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              illustration of a bunny and the Star of David

              Parental Arts

              Four Questions: A Passover Story

              Alexandra Brown did not marry a Jewish man, but his name was David and that was close enough. Here, the writer reflects on how her husband fell in love with the Seder ritual, and how food and togetherness grounds her interfaith family.

              Written By
              Alexandra Brown

              The Four Questions are essential to Passover. Asked by the youngest child, they guide the Seder dinner, unpacking the rituals and traditions that have been celebrated for thousands of years to honor the story of Jewish people’s exodus from Egypt. So in the honor of this holiday, let me tell you a more personal Passover story - one about my family and how an annual feast brought new traditions to my interfaith relationship - through “four questions” of my own.

              Why is this relationship different than all other relationships?

              “Well, his name is David. That’s as good as being Jewish,” my grandmother proclaimed. I was on the phone with her, telling her about my new relationship and how I felt like my boyfriend, David, was the one. While marrying someone Jewish in my family was more like the icing on the proverbial cake, it still was cause for excitement when someone bordered on Jewish territory, whether through a name or geographical familiarity with the culture. My now-husband David had both the name and the region, having grown up in Pittsburgh among many a Jew. Plus, his sister had lived in Brooklyn for 20 years, and his family always ate bagels and lox on Christmas morning. In my Jewish New York grandmother’s book, he was as good as in.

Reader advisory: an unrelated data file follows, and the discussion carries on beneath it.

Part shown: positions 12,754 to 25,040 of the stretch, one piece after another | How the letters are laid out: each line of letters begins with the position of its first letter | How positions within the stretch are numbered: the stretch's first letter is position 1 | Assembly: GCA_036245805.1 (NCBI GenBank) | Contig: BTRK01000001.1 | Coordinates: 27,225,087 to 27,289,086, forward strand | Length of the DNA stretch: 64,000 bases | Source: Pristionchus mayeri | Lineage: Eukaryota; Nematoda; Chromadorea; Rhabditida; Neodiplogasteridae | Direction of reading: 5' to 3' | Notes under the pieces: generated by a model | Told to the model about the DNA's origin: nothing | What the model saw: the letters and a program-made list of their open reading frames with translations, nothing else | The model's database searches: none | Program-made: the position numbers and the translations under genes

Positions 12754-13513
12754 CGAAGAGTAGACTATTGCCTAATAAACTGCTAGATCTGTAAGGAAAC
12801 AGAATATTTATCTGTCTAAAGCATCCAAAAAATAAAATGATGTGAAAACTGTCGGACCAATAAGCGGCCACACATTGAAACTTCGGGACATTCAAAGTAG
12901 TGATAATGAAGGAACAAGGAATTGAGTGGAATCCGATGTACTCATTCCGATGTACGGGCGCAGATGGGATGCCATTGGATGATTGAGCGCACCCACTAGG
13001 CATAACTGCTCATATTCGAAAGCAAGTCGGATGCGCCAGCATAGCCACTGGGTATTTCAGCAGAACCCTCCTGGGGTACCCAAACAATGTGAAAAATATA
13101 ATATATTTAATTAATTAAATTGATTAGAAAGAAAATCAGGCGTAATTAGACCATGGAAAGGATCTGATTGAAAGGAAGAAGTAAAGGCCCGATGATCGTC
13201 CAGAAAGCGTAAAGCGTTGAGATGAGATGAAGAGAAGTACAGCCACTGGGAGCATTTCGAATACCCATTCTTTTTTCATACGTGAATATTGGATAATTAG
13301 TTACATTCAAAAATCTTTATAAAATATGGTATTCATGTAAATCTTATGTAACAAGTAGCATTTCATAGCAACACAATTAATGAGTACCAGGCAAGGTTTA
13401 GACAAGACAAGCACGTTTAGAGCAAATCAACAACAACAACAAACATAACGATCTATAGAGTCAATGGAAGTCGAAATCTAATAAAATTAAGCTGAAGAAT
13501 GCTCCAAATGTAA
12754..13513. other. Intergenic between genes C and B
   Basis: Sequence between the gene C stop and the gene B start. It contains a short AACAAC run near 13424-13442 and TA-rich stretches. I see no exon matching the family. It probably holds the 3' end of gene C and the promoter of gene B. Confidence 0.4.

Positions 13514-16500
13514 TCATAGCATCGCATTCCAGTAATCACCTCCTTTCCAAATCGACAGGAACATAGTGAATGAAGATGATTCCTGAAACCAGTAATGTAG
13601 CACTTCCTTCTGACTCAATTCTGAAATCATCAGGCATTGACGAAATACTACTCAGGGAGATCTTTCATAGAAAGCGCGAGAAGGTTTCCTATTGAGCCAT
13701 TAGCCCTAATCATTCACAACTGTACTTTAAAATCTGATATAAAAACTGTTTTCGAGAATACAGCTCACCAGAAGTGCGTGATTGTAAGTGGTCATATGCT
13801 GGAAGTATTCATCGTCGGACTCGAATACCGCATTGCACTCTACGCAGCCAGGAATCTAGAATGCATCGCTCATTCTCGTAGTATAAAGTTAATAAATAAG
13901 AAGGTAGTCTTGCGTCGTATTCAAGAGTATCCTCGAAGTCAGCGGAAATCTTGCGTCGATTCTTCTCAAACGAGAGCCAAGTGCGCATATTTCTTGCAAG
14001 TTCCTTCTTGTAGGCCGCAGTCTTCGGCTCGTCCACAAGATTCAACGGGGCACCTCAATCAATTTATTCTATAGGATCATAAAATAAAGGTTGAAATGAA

Even early on, threads of Jewish influences started to weave their way into our relationship. A mere four months after David and I met, we quit our jobs to travel the world together for a year. We made the decision to do so on Rosh Hashanah, the Jewish New Year, commemorating the moment with a traditional meal and the prerequisite apples and honey indicative of the holiday’s flavors. David liked the idea of a different “new year” to mark a turning point in our lives together, representing the start of a great adventure that would define how we connected, related and communicated in the years to come.

              Why do we (suddenly) do all these traditions?

              Personally, marrying someone Jewish wasn’t high on my list. Even though both of my parents are Jewish, my brother and I never attended Hebrew school, didn’t have bar or bat mitzvahs and were enrolled in a Presbyterian school, so our exposure to other Jews growing up was slim to none. It’s no surprise that neither of us married Jews, yet what did surprise me was my sudden desire to do more Jewish things when I got married. And then even more so when we had children.

              David is non-religious himself, a cultural Catholic at most, (a plate of strong moral compass with a heavy side of guilt, hold the dogma), so our “cashew” relationship worked out great for us. He got to be introduced to regularly celebrating new, and more importantly food-focused, holidays like Rosh Hashanah, Chanukah and Passover, while I got to have the month-long Christmas festivities of my dreams. Understandably though, he had a healthy dose of skepticism as my Jewish intrigue increased with the burgeoning size of my belly while pregnant with our first child.

              “Do you want me to convert?” he once asked. “Do you want to convert?” I coyly answered. Let’s just say he didn’t look pleased.

              But David is nothing if not a truly good man, so he patiently let more and more Jewish tradition creep into the scope of our marriage until one April several years ago, when he was put in charge of the showstopper - the Passover brisket.